Promoting Mental Health Awareness in Schools: Breaking the Stigma

Posted by MST Services

Aug 10, 2023 9:15:00 AM


Because children spend much of their time at school, schools can be the perfect setting for promoting mental health awareness. Schools can help students learn about mental health and access helpful resources. But in order to take full advantage of this opportunity, we must first break the stigma attached to mental illness. 


In the United States, about one in six children aged 6 to 17 experience mental health symptoms each year. And yet, only about half of youth with mental health symptoms have received treatment in the past year.

Schools can provide a positive space for promoting mental health awareness. They can also offer an opportunity to identify mental health symptoms and connect students with resources such as therapy.

Multisystemic Therapy (MST) is an effective and holistic form of counseling for at-risk youth that treats children and teenagers in the context of the systems surrounding them. This includes working with and through schools. MST is shown to improve behavior, academic performance, and general mental well-being.

Understanding the Stigma Surrounding Mental Health in Schools

The stigma surrounding mental health is society-wide and can appear in school settings.  

In many communities, mental health challenges are seen as a sign of weakness or laziness. Adults often insist that conditions like depression didn’t exist “back in their day.” In contrast, conditions like attention-deficit/hyperactivity disorder (ADHD) may be seen as a discipline issue when in reality, it is a neurodevelopmental condition.  

These myths and stereotypes permeate schools. Teachers — even when well-intended — may misunderstand mental health issues, and students may mimic the attitudes portrayed by their elders.  

This stigma makes it hard to promote mental well-being because: 

  • Students may feel afraid to ask for help and receive treatment at school. 
  • Students may bully peers who need help. 
  • Teachers may not recognize when students need help.  
  • Administrators may not prioritize mental health education.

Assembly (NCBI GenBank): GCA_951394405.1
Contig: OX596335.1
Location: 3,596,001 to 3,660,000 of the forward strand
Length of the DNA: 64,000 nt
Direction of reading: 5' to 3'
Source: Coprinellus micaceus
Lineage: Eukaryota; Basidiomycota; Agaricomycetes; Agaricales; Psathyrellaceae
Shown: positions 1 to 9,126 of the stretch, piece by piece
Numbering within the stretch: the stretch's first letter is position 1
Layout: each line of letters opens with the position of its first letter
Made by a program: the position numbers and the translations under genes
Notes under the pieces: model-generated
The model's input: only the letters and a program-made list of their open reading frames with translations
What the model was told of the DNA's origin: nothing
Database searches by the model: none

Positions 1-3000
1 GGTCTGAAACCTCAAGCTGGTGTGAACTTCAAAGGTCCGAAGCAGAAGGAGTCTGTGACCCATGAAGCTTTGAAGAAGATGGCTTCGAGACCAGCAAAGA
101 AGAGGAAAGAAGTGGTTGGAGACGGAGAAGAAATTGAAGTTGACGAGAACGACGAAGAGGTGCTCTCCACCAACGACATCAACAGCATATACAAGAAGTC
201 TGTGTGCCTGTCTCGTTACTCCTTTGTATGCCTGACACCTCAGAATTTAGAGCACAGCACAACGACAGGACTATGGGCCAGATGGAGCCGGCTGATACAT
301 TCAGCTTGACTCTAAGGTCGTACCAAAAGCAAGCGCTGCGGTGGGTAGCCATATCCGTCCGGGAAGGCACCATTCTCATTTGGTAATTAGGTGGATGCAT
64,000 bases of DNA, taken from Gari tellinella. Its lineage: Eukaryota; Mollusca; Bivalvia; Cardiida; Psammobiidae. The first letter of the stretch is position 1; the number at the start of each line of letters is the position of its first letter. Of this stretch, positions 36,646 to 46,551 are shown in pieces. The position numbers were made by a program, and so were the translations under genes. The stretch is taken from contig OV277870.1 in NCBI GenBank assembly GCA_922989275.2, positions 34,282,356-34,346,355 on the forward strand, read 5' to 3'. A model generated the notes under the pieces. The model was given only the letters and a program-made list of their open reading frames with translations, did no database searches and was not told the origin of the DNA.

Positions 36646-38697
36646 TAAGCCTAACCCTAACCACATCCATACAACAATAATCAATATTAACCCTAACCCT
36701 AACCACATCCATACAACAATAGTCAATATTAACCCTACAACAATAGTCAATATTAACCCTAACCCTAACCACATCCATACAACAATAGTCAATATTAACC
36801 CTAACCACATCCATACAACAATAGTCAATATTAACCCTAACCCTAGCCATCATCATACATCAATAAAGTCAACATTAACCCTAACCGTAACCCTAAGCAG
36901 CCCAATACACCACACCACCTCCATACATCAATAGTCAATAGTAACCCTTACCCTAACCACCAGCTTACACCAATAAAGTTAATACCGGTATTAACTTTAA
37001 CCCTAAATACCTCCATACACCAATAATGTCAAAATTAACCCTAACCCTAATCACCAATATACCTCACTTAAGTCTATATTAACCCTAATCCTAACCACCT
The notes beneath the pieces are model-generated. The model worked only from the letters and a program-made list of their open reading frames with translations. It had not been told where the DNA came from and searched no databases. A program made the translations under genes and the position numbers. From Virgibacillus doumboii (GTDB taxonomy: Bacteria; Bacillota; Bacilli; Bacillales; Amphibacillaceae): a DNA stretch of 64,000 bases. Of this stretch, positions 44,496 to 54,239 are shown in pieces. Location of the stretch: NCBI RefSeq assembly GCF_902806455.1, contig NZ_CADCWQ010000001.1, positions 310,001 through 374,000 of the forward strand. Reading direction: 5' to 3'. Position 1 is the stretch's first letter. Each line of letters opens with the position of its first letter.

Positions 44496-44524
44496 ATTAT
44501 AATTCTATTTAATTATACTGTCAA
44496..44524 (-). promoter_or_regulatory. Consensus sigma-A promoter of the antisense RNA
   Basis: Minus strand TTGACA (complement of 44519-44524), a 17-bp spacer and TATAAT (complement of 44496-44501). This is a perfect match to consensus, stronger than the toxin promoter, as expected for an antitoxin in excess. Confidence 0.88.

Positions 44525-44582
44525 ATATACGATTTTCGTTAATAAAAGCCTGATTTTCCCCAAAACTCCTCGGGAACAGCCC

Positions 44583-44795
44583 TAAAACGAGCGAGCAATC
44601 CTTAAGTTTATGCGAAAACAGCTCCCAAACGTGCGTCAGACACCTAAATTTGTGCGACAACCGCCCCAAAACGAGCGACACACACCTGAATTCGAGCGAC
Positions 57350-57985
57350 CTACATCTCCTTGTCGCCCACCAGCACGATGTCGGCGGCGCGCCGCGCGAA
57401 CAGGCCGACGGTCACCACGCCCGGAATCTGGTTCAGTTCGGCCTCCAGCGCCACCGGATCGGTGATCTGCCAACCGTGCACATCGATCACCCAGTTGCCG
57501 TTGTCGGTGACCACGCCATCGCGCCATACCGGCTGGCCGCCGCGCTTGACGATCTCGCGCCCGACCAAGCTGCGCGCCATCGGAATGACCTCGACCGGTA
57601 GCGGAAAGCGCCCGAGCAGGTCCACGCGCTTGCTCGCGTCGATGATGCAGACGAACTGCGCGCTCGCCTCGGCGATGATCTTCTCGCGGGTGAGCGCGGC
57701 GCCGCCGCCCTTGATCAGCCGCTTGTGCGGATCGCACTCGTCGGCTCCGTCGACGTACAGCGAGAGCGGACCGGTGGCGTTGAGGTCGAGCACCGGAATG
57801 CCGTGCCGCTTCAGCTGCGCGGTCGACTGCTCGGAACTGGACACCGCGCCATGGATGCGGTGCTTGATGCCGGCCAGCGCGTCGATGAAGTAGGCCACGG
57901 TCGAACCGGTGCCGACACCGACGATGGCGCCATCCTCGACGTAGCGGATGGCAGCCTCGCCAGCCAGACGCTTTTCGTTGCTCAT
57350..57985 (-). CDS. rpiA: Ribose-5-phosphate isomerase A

• Teachers may teach harmful and false ideas about mental health to their students.  
  • Students with mental health conditions may develop a poor self-image.
Although negative attitudes surrounding mental illness are harmful, it’s possible to break the stigma. 


The Importance of Mental Health Education in Schools

Mental health education can help break the stigma and increase awareness among students.  

Much of the stigma attached to mental illness is based on falsehoods and misconceptions. When we counter those falsehoods with facts, more students will realize that mental health symptoms are common, manageable, treatable, and nothing to be ashamed of.  

Schools provide the perfect opportunity for mental health education. Many students may not have access to resources outside of school, and parents may not be well-equipped to teach their children about mental wellness. 

Mental health education can help students: 

  • Recognize the signs and symptoms of mental illnesses. 
  • Learn where to find mental health help. 
  • Become more supportive of peers and loved ones who need help. 
  • Challenge harmful stereotypes about mental wellness 
  • Learn valuable skills, such as communication skills, relaxation techniques, and anger-management approaches. 

MST Treatment can help support student mental health by: 

  • Connecting students to mental healthcare services, including trauma-informed treatment and substance use treatment 
  • Collaborating with schools to address learning challenges 
  • Giving social skills training to students  
  • Offering parenting skills training to the caregivers of at-risk youth 
  • Providing 24/7 crisis support to families who need it 

Additionally, MST therapists offer collaborative support to overwhelmed teachers and school counselors, enabling them to address students’ mental health needs more effectively and appropriately.